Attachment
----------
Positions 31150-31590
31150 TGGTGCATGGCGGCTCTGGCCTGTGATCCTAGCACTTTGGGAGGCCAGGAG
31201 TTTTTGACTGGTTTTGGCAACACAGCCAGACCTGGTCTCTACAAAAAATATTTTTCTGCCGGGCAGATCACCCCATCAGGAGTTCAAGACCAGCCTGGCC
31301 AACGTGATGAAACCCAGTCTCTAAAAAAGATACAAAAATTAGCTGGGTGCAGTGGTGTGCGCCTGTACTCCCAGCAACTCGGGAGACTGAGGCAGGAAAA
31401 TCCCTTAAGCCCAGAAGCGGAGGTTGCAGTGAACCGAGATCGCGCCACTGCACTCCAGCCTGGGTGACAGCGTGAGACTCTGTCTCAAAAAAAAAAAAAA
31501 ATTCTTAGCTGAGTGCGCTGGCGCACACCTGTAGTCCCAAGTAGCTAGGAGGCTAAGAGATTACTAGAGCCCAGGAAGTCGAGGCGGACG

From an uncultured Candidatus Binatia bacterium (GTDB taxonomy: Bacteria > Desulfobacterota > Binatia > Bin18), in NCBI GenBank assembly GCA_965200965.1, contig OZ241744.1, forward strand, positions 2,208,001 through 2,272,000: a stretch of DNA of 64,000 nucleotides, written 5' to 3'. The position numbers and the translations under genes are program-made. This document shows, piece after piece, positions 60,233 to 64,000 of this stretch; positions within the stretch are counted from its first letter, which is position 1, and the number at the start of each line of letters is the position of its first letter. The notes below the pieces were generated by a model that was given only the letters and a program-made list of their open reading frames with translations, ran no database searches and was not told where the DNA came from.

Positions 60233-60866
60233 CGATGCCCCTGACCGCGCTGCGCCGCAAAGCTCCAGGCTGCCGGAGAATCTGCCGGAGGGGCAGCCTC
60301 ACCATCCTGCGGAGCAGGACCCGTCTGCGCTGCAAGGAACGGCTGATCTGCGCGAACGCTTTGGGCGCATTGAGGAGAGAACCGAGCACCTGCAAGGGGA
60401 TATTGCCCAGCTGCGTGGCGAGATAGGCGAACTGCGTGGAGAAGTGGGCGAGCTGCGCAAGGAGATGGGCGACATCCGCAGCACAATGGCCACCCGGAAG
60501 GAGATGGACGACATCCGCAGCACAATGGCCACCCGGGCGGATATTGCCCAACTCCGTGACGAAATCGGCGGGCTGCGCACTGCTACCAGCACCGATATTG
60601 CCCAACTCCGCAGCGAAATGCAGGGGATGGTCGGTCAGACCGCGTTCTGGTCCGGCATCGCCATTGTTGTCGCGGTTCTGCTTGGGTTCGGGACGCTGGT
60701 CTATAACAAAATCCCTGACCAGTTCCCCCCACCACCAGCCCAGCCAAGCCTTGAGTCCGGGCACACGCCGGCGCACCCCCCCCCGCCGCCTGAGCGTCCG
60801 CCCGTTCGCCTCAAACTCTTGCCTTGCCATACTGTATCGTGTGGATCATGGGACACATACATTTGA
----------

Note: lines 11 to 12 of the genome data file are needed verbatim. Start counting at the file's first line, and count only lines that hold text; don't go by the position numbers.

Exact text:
60401 TATTGCCCAGCTGCGTGGCGAGATAGGCGAACTGCGTGGAGAAGTGGGCGAGCTGCGCAAGGAGATGGGCGACATCCGCAGCACAATGGCCACCCGGAAG
60501 GAGATGGACGACATCCGCAGCACAATGGCCACCCGGGCGGATATTGCCCAACTCCGTGACGAAATCGGCGGGCTGCGCACTGCTACCAGCACCGATATTG